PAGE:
Sun, Mar 27, 2016
Patrick had gone home, leaving Tom and I to tackle an ambitious loop in the southern part of Red Rocks by ourselves. At our camp location off Moenkopi Rd, I was awaken at 2am by rumblings in my bowels that had me feeling I was a victim of food poisoning. Lying there in the back of the van, I couldn't decide if my body was going to vomit or crap out something nasty, or perhaps both at the same time. This was not a good scenario and I didn't want to make a mess of the van or the area where we were camped, so I drove to a more remote part of the road and parked while waiting in the front seat for the mix of food, water and gas to figure out which way they wanted to be expunged. Things eventually came out the bottom end in as messy a fashion as one might imagine, several times, in fact, before I was able to get back to sleep an hour later. In the morning Tom drove by on his way to the restroom at the campground, wondering why my van had moved. He reported the same problem as myself which we chalked up to salads we had consumed at BJs Restaurant the night before. I had thought I might have to cancel the outing we planned for the day but luckily we both felt better come sunrise.
The day's plan was modeled off one I pilfered from Harlan Stockman's website, allowing us to pick up six summits around the Monument/Black Velvet area of Red Rocks. Two of these were on the 52PC list, all of them (with the exception of Veterans) found in Courtney's Rambles & Scrambles that we'd been using over the past few months on our visits to the area. We drove to the Late Night TH off SR160 where we left my van, carpooling in Tom's Element. The TH appears to have been recently constructed, with ample parking, new restrooms and a gravel lot for equestrian parking. It appears to be popular with mountainbiking enthusiasts, a staging point for the network of bike trails found in this part of the park. The Black Velvet Rd is found at the eastern edge of the equestrian lot and can be followed for about 3mi to the Black Velvet TH. The forks are unsigned and we took one wrong turn before figuring things out. For the correct route, stay heading north when the road turns in that direction, ignoring side forks to the left until stopped by a gate. Then turn left and drive to the TH. Easy as pie.
It was 7:30a before we started out, not all that early, but we didn't expect it to take too long today. We started on the trail leading west into Black Velvet Canyon. Our route today would circle around this drainage without actually hiking in the canyon, much like our effort two days earlier circumnavigating First Creek. As we approached the mouth of BV Canyon we turned right off the trail at a creek fork found at the base of Burlap Buttress. Ducks led up this lesser canyon north of Burlap, plentiful enough to get us through several other forks and turns in the route as it climbs steeply up the narrowing gully. A fixed rope was found at an awkward mantling move. Just below the rope someone had installed a steel chain tied to two bolts perhaps 18" apart. Near as we could figure, this was to be used for a foot stand to go with the rope above. It seemed rather out of place and we noted in the register later that someone referred to it as "an embarassing botch job." Despite this, the route proved a good one, a four star, class 3-4 effort that took us most of two hours to reach our first stop atop Veterans Peak. This peaklet is really just an outcropping on the SE Ridge of The Monument, having little prominence. But it makes for a very nice view spot and some good pics as well. We signed the register dating to 2012 (probably the same time that Branch Whitney named it) before continuing up.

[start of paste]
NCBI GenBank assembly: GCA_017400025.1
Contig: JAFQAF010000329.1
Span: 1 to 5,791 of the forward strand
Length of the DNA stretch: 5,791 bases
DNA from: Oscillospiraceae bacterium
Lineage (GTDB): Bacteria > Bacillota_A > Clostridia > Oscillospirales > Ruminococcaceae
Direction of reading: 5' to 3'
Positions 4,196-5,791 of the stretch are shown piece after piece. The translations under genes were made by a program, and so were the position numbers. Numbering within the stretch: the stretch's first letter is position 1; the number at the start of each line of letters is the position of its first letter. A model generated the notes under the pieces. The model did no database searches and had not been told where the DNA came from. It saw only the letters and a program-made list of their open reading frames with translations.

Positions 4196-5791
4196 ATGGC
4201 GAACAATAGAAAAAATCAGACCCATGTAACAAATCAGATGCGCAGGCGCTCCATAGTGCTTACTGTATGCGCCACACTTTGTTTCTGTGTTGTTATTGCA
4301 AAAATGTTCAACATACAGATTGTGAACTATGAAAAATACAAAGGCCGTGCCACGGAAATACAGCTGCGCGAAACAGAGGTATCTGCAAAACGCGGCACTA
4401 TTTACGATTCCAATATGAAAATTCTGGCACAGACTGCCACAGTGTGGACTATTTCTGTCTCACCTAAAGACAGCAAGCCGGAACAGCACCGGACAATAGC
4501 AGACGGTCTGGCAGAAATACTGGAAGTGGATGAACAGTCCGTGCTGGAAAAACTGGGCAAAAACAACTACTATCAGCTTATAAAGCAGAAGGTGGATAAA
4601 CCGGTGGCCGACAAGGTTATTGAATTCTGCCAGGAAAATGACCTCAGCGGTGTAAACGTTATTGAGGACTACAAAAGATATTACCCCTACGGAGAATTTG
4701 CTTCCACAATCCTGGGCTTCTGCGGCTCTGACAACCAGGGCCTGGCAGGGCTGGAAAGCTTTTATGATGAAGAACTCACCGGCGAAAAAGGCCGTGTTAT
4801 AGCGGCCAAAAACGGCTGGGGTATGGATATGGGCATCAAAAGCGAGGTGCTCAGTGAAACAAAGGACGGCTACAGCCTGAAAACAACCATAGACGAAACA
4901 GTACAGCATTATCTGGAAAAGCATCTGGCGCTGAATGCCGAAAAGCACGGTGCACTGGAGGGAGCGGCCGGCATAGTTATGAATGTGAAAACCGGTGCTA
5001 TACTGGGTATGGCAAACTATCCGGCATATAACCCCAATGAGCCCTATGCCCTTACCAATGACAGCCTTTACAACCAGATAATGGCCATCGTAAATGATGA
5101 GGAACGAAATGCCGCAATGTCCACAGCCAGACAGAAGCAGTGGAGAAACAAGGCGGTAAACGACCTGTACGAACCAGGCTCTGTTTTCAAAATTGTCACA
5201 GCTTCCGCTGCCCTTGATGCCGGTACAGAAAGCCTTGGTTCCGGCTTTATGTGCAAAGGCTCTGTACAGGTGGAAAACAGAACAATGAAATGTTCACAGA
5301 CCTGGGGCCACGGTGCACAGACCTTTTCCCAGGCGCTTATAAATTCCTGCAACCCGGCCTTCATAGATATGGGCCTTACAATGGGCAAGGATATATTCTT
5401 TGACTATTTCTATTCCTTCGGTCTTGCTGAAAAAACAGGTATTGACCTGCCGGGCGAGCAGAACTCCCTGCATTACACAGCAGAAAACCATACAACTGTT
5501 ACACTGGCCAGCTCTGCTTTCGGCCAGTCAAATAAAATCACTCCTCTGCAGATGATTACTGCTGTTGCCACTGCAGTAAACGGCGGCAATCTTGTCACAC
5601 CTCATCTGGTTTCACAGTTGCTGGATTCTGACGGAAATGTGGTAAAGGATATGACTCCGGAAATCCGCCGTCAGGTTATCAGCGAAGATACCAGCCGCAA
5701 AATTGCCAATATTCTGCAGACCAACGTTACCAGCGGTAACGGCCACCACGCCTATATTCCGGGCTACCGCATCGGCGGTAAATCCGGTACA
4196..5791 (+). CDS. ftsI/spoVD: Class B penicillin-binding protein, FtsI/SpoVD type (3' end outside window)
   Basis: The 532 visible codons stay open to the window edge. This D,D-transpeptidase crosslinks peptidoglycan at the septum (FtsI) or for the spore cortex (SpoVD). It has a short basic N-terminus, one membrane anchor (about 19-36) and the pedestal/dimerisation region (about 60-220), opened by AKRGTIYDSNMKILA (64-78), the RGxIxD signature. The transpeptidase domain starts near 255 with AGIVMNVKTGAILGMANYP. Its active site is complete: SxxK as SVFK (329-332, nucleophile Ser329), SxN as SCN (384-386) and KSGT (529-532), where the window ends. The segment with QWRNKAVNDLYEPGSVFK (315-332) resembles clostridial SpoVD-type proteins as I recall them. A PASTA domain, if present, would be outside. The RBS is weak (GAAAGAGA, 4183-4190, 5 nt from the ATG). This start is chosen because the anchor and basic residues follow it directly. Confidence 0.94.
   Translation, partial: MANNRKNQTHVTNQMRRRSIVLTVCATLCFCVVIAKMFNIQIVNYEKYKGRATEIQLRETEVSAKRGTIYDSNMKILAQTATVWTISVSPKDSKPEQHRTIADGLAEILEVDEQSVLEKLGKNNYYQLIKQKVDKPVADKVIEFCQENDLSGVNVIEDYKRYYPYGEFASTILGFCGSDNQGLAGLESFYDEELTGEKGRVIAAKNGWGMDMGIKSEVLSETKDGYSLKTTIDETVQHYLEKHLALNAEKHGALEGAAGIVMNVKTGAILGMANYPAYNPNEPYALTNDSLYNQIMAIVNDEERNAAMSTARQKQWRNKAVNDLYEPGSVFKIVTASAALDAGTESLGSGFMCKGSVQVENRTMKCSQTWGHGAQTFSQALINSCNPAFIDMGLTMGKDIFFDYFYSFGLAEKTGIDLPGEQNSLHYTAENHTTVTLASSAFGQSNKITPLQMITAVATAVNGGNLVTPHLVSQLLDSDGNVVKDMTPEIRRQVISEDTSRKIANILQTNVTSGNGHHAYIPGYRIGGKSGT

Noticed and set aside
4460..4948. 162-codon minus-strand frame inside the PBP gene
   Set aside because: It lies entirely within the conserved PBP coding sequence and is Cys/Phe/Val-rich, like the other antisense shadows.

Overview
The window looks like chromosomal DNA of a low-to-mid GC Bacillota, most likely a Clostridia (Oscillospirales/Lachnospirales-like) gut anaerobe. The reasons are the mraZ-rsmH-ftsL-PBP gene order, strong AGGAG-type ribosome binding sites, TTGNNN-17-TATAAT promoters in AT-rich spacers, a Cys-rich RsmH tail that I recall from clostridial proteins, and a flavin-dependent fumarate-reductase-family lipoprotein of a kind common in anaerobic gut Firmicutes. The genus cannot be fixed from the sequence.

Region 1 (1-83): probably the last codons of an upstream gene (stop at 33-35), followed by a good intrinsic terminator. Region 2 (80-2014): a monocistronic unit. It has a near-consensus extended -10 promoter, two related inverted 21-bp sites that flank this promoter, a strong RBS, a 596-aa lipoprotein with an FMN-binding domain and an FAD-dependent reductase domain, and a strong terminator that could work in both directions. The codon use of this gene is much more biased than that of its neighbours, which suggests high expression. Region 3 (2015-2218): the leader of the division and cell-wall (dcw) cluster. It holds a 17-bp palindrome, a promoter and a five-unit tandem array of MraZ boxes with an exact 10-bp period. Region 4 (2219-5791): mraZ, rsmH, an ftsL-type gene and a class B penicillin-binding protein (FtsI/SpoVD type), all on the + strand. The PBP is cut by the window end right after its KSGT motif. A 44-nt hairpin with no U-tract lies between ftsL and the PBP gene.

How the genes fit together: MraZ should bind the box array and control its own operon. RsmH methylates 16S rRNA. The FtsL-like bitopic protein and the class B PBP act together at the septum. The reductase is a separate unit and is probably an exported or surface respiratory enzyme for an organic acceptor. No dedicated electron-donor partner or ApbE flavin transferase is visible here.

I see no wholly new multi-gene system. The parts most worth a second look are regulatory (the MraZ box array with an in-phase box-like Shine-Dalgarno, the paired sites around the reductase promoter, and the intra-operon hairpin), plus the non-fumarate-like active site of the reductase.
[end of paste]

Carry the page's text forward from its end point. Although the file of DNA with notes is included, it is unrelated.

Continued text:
The Monument is only 15min above Veterans with good scrambling up what at first seems an improbable face, ducks again doing the route-finding for us. The summit is far broader than Veterans and frankly not all that great, though the views are quite nice. We could see another party to the west making their way to Hidden Peak which was only about 1/6mi further to the west. It seemed like we ought to be able to easily beat the other party to the top, taking only 5-10min. In fact, it was much tougher than that, taking more like 30min. There were no ducks leading west that we could find so we went without. Our first guess, the direct route, led us to cliffs dropping to a notch with Hidden Peak that we could see no way down. We bactracked some and explored other options to the north, but these also led to cliffs. Eventually we circled around to the first guess that had stymied us. We briefly considered a sketchy downclimb that we thought might work but neither of us were excited about, before Tom spotted a set of rappel chains. Ah! This had caught us by surprise, not thinking there'd be a need for a rope. Luckily we had one with us, two in fact, though only one 30m was necessary. As we were setting up, a shout came over from Hidden Peak, "Is that Bob?" catching us by complete surprise. Harlan Stockman himself was at the summit with two female companions. Here we were using his route and he just happens to be in the area at the same time. I went down first, the rope just making the length of the drop, then watched Tom come down in turn. After coiling the rope and stuffing it back in my pack with the harness, we started up to Hidden Peak, separating about halfway up to find two different ways. My route circled behind the three at the summit who were looking east, wondering where we were. I tried unsuccessfully to sneak up on them unaware. I got a picture from a distance but did not get very close before one of them turned to spy me. We spent about 30min visiting with the three, getting some pointers on the remaining route from Harlan (only thing I remembered was to "look for a tunnel" on the way to Black Velvet to avoid difficulties). We took some group photos before parting ways, Tom and I leaving a few minutes ahead of the other three who were still gathering up their gear.